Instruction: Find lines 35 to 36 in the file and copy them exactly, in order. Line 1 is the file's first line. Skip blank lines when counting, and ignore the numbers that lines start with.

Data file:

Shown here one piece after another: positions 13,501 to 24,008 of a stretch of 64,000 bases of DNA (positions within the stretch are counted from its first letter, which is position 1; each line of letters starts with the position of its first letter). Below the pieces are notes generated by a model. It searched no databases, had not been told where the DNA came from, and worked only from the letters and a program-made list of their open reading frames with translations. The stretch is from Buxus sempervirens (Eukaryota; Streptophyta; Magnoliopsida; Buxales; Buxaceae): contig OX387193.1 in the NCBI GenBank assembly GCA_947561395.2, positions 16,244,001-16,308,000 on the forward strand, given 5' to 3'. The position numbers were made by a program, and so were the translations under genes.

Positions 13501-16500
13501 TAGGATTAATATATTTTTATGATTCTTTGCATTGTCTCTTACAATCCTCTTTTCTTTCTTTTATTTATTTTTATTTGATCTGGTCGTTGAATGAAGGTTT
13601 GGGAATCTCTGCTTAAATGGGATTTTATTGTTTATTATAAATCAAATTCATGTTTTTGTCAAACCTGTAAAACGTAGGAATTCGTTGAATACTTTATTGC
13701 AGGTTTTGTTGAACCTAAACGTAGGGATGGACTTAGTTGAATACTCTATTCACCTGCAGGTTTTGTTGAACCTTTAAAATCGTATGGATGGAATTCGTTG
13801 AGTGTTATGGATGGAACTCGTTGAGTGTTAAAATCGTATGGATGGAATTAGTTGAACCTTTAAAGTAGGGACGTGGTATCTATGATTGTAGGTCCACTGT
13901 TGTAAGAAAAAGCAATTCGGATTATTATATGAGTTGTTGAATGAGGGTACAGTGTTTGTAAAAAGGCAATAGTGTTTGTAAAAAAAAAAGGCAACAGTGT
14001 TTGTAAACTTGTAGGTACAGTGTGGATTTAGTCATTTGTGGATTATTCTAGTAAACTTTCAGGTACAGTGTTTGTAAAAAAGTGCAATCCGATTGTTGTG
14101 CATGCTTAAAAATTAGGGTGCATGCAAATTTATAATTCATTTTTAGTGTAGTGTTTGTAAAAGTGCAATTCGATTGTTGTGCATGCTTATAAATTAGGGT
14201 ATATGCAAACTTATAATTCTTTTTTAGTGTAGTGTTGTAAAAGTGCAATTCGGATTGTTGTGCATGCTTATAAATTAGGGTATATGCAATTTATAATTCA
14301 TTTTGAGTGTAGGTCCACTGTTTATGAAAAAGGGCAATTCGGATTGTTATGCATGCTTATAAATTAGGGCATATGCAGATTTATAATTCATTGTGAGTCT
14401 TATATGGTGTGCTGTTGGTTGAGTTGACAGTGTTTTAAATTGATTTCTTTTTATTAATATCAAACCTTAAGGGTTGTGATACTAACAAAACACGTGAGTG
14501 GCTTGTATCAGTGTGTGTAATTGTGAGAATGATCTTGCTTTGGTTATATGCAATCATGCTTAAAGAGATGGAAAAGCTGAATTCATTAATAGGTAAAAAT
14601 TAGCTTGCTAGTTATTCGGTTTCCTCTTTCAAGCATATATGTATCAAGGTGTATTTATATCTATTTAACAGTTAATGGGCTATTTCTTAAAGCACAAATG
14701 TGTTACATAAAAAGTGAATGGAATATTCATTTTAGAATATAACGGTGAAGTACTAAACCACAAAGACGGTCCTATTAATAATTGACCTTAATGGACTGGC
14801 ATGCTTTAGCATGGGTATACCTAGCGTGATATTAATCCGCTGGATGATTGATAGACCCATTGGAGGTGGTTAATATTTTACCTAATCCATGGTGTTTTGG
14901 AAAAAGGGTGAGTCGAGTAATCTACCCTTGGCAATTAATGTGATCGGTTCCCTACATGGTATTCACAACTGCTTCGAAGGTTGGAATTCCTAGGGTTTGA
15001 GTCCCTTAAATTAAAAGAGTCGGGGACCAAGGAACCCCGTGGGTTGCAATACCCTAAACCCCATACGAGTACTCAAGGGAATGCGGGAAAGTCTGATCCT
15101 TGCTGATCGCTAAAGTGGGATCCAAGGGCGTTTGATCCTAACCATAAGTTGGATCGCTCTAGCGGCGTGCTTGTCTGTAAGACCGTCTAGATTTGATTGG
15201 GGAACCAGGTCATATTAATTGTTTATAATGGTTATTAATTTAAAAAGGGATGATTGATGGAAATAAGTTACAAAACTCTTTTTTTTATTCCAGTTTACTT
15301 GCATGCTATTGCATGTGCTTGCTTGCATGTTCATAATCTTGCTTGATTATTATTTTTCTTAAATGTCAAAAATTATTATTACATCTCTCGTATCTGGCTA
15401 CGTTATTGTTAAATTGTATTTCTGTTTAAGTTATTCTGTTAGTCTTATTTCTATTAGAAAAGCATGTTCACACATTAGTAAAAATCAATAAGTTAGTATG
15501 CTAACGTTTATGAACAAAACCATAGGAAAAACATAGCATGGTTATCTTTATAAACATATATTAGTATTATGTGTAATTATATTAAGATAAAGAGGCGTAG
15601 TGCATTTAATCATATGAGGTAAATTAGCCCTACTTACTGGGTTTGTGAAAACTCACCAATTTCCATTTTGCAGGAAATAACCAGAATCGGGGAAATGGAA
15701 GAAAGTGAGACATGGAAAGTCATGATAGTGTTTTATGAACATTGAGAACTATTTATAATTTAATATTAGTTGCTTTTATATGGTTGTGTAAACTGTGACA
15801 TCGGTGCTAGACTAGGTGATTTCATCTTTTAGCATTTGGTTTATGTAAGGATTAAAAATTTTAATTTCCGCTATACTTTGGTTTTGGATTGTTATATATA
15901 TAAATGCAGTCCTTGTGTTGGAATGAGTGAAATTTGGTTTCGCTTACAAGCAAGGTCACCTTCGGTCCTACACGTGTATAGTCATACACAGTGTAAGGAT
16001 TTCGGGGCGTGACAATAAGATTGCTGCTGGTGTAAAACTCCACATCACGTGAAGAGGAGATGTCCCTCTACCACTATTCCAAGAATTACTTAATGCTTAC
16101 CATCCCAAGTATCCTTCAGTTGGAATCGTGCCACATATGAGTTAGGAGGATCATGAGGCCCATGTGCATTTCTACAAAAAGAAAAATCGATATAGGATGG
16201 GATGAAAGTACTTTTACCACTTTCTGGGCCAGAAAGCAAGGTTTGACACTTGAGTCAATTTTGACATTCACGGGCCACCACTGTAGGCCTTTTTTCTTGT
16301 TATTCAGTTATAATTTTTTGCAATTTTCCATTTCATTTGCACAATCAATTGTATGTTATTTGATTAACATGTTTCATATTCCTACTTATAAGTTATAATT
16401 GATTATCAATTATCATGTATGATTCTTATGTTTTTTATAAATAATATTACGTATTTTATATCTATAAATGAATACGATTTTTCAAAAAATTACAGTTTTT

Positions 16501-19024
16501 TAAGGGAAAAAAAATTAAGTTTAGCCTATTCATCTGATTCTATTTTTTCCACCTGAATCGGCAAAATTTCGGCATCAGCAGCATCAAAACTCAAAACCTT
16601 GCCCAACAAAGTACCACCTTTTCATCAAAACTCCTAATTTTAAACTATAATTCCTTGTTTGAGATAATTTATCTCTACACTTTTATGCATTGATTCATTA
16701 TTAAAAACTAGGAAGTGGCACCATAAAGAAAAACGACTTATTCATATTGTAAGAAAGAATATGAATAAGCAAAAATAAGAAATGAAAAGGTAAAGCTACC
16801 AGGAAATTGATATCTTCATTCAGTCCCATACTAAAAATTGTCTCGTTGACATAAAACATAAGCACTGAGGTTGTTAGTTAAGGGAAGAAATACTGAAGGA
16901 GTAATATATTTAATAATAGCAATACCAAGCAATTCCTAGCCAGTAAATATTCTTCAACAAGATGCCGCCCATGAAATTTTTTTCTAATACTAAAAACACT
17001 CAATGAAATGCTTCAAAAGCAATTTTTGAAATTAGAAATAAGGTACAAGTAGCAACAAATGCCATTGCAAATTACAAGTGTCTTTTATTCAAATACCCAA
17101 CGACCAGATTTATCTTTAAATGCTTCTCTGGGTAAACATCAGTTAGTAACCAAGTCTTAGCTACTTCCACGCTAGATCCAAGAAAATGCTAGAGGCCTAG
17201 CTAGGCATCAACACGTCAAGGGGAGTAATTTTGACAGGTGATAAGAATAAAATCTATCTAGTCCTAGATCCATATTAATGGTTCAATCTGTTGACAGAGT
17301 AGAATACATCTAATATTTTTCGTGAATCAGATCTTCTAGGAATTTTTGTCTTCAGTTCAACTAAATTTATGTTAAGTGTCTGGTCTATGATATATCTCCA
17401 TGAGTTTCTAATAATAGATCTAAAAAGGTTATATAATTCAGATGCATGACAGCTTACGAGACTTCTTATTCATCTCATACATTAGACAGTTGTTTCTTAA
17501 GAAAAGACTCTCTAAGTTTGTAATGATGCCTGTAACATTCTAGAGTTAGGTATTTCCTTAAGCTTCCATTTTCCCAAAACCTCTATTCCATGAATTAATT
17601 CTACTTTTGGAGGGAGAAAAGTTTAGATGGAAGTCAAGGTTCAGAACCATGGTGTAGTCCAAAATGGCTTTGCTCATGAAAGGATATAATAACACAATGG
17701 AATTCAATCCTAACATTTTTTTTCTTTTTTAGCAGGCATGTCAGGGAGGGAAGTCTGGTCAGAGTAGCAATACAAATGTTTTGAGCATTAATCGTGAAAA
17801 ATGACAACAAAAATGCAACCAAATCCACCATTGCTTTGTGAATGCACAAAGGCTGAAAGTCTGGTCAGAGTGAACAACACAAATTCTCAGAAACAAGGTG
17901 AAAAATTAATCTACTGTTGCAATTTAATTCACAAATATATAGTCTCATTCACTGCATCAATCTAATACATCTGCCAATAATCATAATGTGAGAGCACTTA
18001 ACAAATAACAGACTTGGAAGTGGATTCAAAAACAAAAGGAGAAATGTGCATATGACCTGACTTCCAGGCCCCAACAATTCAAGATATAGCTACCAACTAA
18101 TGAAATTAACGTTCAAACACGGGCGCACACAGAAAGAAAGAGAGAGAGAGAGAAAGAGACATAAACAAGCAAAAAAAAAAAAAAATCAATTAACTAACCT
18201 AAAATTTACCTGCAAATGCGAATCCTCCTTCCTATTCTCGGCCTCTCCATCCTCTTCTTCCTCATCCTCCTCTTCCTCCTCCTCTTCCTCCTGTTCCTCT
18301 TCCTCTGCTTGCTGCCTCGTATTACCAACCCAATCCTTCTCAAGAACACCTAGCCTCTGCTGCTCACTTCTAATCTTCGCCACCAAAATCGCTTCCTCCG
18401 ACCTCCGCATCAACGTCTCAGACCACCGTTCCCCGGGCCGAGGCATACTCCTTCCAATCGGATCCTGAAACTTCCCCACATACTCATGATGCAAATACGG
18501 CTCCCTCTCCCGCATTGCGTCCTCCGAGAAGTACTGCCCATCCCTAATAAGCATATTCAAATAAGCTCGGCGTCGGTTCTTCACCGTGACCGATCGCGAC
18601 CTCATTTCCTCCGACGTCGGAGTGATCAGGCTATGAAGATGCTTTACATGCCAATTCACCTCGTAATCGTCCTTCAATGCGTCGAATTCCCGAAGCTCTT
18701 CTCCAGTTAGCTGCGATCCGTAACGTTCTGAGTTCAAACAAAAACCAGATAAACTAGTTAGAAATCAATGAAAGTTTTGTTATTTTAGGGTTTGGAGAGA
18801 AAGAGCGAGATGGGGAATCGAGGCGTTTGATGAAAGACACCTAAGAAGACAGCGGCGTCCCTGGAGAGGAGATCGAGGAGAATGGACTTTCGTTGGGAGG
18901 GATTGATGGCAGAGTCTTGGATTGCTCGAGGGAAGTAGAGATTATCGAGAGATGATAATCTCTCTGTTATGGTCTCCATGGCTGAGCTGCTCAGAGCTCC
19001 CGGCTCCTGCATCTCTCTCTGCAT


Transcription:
16601 GCCCAACAAAGTACCACCTTTTCATCAAAACTCCTAATTTTAAACTATAATTCCTTGTTTGAGATAATTTATCTCTACACTTTTATGCATTGATTCATTA
16701 TTAAAAACTAGGAAGTGGCACCATAAAGAAAAACGACTTATTCATATTGTAAGAAAGAATATGAATAAGCAAAAATAAGAAATGAAAAGGTAAAGCTACC